A problem with training neural networks is in the choice of the number of training epochs to use. Too many epochs can lead to overfitting of the training dataset, whereas too few may result in an underfit model. Early stopping is a method that allows you to specify an arbitrary large number of training epochs and stop training once the model performance stops improving on a hold out validation dataset. In this tutorial, you will discover the Keras API for adding early stopping to overfit deep learning neural network models. How to Stop Training Deep Neural Networks At the Right Time With Using Early Stopping Photo by Ian D. Keating, some rights reserved. Callbacks provide a way to execute code and interact with the training model process automatically. Callbacks can be provided to the fit() function via the "callbacks" argument.
Bats – long vilified in fairytales or onscreen for sucking people's blood or being carriers of a bunch of scary diseases may help engineers take UAV technology to the next level. According to Science Nordic, researchers from the University of Lund in Sweden are examining slow-motion footage of bats flying to learn more about exactly how they move through the air. Bats fly in such a unique manner, it difficult to observe with the naked eye. According to the research team, not much is yet known about bats method of flight as they navigate the open skies. In order to learn more about how bats fly, the researchers trained bats to fly in wind tunnels (yes – really).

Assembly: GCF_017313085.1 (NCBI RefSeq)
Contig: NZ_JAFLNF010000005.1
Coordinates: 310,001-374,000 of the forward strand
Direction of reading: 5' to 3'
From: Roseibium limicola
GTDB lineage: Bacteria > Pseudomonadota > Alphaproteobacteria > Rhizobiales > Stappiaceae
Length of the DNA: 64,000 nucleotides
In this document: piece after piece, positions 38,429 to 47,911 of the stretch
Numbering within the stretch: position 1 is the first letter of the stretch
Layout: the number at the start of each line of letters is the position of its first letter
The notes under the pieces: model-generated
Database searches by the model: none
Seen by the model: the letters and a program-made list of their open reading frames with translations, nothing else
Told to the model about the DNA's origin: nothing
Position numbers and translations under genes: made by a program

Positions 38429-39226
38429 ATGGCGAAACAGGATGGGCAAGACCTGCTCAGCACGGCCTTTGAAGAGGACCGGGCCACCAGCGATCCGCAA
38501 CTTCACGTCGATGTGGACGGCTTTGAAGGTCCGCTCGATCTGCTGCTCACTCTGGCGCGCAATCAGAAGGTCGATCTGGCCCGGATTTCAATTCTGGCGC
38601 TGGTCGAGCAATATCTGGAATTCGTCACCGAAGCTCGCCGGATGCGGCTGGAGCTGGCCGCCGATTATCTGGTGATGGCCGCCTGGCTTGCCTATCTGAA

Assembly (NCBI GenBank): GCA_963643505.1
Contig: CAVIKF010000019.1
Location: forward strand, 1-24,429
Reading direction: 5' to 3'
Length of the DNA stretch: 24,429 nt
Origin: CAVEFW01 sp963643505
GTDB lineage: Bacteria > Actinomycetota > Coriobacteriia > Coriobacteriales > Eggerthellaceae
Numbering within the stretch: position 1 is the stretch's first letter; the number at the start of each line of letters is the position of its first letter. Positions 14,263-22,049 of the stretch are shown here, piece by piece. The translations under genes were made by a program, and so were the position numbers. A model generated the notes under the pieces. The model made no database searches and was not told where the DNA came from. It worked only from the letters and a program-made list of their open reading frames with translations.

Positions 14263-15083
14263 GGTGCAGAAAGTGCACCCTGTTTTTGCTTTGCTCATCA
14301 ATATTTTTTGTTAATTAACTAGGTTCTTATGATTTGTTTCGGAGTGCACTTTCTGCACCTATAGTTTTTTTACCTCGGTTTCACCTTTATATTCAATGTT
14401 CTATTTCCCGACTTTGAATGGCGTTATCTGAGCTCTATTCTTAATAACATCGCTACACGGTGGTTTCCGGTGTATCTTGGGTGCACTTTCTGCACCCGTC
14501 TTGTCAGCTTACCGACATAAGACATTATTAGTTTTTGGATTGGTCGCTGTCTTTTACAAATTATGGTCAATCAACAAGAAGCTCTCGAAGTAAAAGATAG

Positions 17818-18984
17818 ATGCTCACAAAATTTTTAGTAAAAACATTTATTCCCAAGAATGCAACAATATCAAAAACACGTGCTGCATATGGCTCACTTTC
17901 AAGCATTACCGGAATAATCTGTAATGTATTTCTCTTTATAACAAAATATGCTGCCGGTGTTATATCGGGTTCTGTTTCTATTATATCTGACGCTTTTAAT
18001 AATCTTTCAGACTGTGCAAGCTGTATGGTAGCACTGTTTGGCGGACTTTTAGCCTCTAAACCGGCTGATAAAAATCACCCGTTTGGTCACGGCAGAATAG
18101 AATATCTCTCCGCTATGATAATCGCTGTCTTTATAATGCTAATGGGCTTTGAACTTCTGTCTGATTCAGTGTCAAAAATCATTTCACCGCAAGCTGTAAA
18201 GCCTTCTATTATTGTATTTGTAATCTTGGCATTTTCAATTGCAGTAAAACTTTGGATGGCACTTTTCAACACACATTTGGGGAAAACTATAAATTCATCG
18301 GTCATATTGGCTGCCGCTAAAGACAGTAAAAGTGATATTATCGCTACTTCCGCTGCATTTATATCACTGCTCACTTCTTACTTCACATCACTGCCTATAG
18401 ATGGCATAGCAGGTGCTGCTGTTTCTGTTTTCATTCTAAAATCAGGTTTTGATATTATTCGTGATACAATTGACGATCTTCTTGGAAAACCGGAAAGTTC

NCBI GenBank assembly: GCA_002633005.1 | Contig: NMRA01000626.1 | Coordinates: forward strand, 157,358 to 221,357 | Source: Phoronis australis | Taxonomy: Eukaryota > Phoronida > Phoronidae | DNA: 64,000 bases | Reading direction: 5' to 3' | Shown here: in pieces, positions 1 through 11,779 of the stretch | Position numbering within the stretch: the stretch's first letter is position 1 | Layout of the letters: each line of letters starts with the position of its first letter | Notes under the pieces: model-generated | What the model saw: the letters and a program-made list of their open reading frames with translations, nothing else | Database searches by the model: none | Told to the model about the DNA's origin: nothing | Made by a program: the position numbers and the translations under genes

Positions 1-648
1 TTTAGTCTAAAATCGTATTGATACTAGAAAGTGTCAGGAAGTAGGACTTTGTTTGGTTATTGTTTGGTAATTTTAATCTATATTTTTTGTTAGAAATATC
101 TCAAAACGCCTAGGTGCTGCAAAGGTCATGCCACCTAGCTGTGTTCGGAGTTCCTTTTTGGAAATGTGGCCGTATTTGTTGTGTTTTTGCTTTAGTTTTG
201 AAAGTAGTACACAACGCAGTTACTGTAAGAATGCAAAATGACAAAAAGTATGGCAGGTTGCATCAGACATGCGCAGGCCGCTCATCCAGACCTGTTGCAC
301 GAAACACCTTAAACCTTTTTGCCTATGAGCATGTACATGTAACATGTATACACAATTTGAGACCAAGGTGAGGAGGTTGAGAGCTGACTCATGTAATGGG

Using maps plotted by human employees, the AI-powered cleaners will placidly traverse the aisles, sweeping and buffing as they go--just as blue-aproned human employees used to do (and still will, in Walmart stores without an Auto-C, as the robots are called). Perhaps the most striking thing about these robot workers is how not-striking they are. Sci-fi movies suggest a future full of humanoid robots who unnerve us with their "uncanny valley" qualities. Now the future is coming into view, and it looks like a giant Roomba. It's easy to imagine walking absentmindedly past an Auto-C on a shopping trip without even registering its presence.